Please accept this email as an introduction to Jamie McLeod-Skinner who is Talent’s Interim City Manager. She is working her heart out to provide FEMA with as many “back up” sites as possible so if something falls through, we can still bring our families home without losing more time. I particularly appreciate that she is sharing her work with the community, so we can prepare every contingency for our people to be safe and sheltered in their hometown.

However, some of the PTLL weren't having it.

It should be noted that a number of parents did say that of it came down to a choice between kids playing ball or families coming home -- they would choose the families.

James and others weren't so gracious.

"They can go somewhere else," he said. "I played ball on these fields. So will my kids. I'm going to fight for that!"

As a number of others spoke out against the FEMA proposal, one person noted: "It's like a parade of middle-aged men who have lived mediocre lives and Springsteen's 'Glory Days' is their personal anthem. It's sad."

However, a representative from the Medford Little League was on hand. She said that it could be possible the PTLL could use their fields. It was something the two organizations could talk about at a later time.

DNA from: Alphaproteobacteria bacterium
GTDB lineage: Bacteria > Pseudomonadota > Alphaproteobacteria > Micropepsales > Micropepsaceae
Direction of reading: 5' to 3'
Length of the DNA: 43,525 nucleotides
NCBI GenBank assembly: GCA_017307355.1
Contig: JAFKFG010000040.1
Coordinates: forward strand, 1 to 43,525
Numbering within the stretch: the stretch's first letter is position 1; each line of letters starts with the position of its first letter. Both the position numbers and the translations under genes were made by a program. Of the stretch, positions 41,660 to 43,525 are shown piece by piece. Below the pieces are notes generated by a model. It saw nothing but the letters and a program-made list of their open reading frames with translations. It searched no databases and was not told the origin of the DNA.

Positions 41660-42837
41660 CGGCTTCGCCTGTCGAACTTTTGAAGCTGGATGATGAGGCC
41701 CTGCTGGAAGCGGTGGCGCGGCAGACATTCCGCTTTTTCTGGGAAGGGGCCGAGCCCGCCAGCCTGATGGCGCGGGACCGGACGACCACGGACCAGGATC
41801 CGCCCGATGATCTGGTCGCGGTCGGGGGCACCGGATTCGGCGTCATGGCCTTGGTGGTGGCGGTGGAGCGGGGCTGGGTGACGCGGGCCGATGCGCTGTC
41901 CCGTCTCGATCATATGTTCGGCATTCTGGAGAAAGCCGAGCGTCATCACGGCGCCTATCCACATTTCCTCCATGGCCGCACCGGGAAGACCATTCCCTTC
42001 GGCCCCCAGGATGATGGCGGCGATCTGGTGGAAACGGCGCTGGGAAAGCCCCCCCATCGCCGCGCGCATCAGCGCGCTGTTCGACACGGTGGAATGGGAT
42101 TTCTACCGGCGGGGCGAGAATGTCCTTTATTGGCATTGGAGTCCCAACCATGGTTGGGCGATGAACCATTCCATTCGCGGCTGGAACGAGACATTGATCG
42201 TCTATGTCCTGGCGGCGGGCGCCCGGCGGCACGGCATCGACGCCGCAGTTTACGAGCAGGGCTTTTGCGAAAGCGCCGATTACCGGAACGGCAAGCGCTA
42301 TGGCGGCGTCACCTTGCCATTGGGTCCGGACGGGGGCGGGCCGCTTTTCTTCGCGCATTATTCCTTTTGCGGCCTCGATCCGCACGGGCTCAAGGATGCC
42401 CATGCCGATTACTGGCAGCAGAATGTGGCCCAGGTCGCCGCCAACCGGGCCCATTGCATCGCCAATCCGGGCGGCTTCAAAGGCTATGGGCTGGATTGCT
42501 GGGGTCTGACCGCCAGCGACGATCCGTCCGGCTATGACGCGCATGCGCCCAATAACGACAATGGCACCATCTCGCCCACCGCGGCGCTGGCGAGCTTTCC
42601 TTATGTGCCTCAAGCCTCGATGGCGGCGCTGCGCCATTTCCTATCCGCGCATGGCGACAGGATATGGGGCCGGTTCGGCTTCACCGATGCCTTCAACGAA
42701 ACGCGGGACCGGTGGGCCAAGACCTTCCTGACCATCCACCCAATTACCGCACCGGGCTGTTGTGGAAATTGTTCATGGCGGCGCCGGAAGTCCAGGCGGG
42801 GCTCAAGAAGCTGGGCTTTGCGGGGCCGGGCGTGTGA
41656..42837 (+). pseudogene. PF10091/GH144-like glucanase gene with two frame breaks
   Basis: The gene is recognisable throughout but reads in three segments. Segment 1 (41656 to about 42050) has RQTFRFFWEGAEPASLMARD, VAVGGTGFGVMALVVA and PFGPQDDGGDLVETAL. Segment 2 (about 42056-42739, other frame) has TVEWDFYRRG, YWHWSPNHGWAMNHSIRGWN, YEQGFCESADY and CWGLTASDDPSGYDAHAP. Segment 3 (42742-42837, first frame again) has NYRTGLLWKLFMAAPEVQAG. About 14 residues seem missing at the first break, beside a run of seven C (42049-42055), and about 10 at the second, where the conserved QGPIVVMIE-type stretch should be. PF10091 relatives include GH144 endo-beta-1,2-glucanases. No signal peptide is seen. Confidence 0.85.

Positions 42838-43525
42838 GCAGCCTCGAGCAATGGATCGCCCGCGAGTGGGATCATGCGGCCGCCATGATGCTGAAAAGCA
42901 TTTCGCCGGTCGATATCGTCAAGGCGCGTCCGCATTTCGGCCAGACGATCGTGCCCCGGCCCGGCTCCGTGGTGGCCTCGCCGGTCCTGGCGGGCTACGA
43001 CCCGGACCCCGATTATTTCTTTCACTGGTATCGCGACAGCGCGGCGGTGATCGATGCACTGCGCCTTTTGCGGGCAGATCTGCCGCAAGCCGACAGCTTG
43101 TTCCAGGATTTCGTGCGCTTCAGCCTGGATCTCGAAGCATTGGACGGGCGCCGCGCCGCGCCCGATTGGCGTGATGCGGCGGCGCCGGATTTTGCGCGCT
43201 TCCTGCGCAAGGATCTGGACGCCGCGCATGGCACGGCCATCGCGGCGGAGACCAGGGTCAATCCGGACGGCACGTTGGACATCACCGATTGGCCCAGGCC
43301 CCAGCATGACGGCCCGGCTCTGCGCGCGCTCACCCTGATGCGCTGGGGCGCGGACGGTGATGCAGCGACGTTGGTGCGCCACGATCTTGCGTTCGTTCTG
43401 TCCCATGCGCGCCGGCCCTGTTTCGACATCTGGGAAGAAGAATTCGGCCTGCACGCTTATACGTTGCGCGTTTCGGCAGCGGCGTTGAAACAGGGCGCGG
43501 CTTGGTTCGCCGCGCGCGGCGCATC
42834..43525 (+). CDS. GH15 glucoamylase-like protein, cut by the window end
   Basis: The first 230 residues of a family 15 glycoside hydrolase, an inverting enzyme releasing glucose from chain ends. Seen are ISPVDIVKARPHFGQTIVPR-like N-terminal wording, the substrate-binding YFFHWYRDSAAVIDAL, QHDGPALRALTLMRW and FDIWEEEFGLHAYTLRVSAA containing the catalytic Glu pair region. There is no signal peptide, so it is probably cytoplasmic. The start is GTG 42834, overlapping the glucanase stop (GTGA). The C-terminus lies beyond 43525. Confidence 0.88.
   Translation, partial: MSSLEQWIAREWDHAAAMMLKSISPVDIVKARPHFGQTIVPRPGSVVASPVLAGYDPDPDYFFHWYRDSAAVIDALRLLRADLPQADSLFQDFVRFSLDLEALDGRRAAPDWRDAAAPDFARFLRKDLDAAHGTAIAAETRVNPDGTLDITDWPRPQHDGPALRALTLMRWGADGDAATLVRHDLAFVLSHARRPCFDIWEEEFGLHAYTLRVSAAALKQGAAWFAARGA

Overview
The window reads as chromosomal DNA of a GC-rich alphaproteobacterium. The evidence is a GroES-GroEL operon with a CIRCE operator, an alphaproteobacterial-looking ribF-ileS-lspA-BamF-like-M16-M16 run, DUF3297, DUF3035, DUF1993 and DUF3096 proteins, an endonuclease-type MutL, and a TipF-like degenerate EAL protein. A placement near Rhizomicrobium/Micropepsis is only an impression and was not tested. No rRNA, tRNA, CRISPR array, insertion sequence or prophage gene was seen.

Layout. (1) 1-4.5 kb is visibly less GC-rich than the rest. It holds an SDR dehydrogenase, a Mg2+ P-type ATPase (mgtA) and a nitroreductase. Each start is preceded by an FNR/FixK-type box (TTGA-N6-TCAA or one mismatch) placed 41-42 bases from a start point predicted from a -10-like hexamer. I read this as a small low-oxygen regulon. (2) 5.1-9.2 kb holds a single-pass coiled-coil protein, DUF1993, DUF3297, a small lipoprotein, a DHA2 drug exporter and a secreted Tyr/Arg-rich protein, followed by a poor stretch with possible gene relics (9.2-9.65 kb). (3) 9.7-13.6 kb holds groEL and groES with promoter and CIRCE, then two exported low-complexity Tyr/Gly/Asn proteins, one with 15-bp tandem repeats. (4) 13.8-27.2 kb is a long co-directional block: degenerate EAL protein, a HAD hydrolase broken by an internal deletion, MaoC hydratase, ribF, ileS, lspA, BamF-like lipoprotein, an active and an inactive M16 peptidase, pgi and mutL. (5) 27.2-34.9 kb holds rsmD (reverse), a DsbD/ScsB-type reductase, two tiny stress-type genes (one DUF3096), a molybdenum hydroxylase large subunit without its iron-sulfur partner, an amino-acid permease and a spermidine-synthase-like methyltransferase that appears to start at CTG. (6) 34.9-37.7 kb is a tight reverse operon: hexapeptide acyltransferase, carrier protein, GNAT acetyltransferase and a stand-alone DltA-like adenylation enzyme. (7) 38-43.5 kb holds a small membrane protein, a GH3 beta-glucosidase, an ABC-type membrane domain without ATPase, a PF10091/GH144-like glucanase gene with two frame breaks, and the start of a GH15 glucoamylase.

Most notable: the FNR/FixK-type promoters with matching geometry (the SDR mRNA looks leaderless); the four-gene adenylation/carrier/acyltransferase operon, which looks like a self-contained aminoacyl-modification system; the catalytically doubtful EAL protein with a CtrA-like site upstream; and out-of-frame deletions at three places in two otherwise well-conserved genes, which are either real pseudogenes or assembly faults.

Some parents said that if they had assurances that the park would still be accessible to the PTLL, they were fine with the proposed plan.

Meantime, scores of Talent residents are scattered throughout the Rogue Valley. Some are in motels and temporary housing. Others are living in cars or have been camping in tents the last few months. Some are struggling with red tape as they deal with insurance companies and government bureaucracy. It's shocking that as the six month anniversary of the Almeda Fire nears, there are elements in Talent determined to keep families from returning.

Months ago, people were declaring "Talent Strong."

Now, it's "Talent NIMBY."

10 February 2021

Dirty tricks afoot in Talent UPDATED: AFC's Emile Amarotico responds

Nancy Buono. She's a supporter of Mallory's and has been highly critical of the Talent city government. And, allegedly, Buono was the individual who allegedly placed the AFC advert, according to vetted anonymous sources.

This is the fake ad that was placed in the Talent News and Review. The Ashland Food Co-Op has denied placing. It's now known that Nancy Buono did it.

By Brad Smith

TALENT, Ore. -- Dirty tricks are still afoot in Talent.

They stem from a deceptive advert placed in local publication. Thanks to vetted anonymous sources, The Rogue Free Press has the identity of the individual who allegedly placed the suspect ad.

"We did not take out that ad," said Ashland Food Co-Op's general manager Emile Amarotico. "While it does not clearly indicate that AFC posted the ad, it certainly didn't mention anyone else associated with it."